Warhurst, John: Whitlam’s Children is lively, well-written and well-researched

John Warhurst*

Whitlam’s Children is lively, well-written and well-researched’, Honest History, 20 February 2019

Shaun Crowe’s Whitlam’s Children: Labor and the Greens in Australia is reviewed by John Warhurst

When Gough Whitlam died in October 2014 his memory was claimed not just by Labor, as one would have predicted, but also by the Greens. Not surprisingly, this outraged Labor people, who saw Whitlam as ‘their man’, and controversy ensued. This cameo forms a very clever hook on which to hang Shaun Crowe’s exploration of the relationship between the two parties.

Image result for Whitlam’s Children: Labor and the Greens in AustraliaPrior to this introduction comes a very thoughtful and complimentary foreword by former Labor Premier of Western Australia, Geoff Gallop, which suggests that a discussion of preference politics would have added to the value of the book without changing its conclusions. Gallop’s useful comments raise broader issues, including the general difficulties of multi-party politics in Australia, compared with a previous era when Australia was characterised as one of the world’s foremost examples of narrow two-party politics.

At the heart of our multi-party politics are four parties: Labor, Liberal, Nationals and Greens. On the centre-right side the Liberals and National parties have long formed a coalition when in power – it is even known colloquially as ‘the Coalition’ – while, on the centre-left side, not only are Labor and the Greens not in coalition, but often behave as though they are mortal enemies.

Whether or not Labor and the Greens should form a progressive bloc or coalition is the question at the heart of this lively, well-written and well-researched book. It is an easy and informative read and I highly recommend it.

To address his big question, Crowe begins with a tight and coherent summary of the evolution of the Australian party system. This solid chapter demonstrates that there are always dangers for a major party in collaboration or coalition.

Crowe follows up with an exposition of what he calls ‘two Leftist traditions’. This chapter is full of good summaries of a wide range of Labor scholarship (so much has been written on this topic that it is almost the main focus of mainstream Australian political science) and it shows how much less has been written about the Greens. The imbalance is not unreasonable, however, given the respective sizes and lineages of the two parties.

The remainder of the book comes at the topic from different directions, first reporting on a range of interviews with leading figures in both parties, a majority of whom reject the idea of a progressive coalition. Their thinking and how they reach this conclusion is interesting.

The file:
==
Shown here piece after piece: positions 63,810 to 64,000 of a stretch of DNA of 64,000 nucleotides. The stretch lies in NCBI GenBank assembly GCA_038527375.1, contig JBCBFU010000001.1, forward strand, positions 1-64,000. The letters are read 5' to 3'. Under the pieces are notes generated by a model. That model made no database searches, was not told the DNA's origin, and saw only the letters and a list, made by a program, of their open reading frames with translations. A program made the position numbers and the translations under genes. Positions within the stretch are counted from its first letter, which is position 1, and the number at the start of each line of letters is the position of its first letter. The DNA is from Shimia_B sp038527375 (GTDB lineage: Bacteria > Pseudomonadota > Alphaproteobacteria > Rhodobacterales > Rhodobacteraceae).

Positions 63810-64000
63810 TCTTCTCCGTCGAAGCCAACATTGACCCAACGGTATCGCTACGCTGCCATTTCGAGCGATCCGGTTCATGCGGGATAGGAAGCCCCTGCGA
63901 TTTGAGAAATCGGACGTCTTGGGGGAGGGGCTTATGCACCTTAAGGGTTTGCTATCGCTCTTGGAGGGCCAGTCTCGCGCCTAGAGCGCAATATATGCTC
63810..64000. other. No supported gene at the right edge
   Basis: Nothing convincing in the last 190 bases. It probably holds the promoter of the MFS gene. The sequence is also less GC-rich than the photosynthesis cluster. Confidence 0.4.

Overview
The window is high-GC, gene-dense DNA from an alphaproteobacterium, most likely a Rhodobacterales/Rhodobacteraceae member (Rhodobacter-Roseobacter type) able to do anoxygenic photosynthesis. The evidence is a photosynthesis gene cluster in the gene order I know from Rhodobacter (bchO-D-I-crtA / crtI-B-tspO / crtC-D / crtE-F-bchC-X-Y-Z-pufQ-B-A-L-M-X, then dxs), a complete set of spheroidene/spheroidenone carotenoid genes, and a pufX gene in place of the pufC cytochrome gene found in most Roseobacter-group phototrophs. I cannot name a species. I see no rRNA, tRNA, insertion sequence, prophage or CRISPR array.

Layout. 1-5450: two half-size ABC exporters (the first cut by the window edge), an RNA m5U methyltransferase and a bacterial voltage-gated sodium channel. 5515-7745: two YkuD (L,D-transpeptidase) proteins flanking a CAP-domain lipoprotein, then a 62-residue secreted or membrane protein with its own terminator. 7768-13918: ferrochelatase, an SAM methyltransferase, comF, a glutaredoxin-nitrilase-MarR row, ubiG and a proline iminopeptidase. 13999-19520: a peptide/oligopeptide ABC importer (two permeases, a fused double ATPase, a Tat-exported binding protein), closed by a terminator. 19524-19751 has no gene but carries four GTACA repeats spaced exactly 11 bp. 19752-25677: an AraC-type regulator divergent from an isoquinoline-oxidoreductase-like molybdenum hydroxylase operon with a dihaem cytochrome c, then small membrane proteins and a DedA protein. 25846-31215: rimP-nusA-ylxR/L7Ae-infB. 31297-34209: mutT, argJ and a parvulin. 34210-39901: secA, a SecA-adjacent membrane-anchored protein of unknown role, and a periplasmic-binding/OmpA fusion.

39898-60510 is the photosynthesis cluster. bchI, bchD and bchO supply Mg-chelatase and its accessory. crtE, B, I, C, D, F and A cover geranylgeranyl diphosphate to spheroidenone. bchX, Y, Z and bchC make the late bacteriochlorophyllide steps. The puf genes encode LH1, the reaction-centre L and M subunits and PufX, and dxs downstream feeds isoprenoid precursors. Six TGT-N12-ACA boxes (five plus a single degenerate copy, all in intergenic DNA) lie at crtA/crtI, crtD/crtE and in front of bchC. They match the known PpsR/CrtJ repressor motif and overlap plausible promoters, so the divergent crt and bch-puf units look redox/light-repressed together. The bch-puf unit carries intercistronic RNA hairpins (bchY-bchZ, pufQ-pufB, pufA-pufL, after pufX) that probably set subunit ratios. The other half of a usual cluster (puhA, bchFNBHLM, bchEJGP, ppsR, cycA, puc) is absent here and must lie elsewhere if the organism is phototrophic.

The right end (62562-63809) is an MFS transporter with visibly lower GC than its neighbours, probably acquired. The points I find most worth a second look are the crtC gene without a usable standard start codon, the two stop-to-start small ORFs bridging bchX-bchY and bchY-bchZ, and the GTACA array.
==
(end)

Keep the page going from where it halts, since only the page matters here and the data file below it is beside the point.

Then follows an examination of such collaboration in the turbulent setting of the minority Gillard government. Crowe sees this period as a positive example of what is possible.

Finally, a large chunk of the book looks at three big policy issues: climate change, refugees and asylum seekers, and taxation and mining. Each of these policy areas – which could have also included industrial relations-employment and where trade unions would fit into a Labor-Green coalition – raises examples of differences and tensions between the Greens and Labor. These tensions, though real, are not the end of the matter, however, as the conservative coalition has itself survived major differences and tensions over the years.

Crowe’s conclusion sums up and draws out the ‘Red-Green’ dilemma. He does this well, highlighting the depth of Labor antipathy to Green inroads into traditional Labor electorates in the inner cities.

Writing from the A.C.T. perspective, I’m personally in favour of a centre-left coalition – as I suspect Crowe is – because it would even up the contest for political office, but I can see the problems. I would have added two extra elements to the author’s really interesting discussion. One would be a more explicit comparison with the Liberal-National Coalition, which has always been a ‘business partnership’ and rarely trouble free. The other would be a discussion of the divisiveness, disdain and anger which surrounds the Greens and which often fails to give any respect to a party which regularly commands the vote of one-tenth of the Australian electorate. If this electorally dangerous edge ever comes off the Greens’ public profile a progressive coalition would become much more likely.

Whitlam’s famous warning to the Victorian Branch of the Labor Party 50 years ago that ‘Certainly, the impotent are pure’ is the heading of Crowe’s conclusion. As a defence of the enduring importance of the attainment of executive political power it can be read mainly as support for modern Labor and a criticism of the modern-day Greens. But it is better read as a more general meditation on the tension between holding to principles and seeking office, a tension which all aspiring politicians should think about as the next federal election comes closer.

* John Warhurst is an Emeritus Professor of Political Science at the Australian National University. He has reviewed This Time: Australia’s Republican Past and Future, by Benjamin T. Jones.

 

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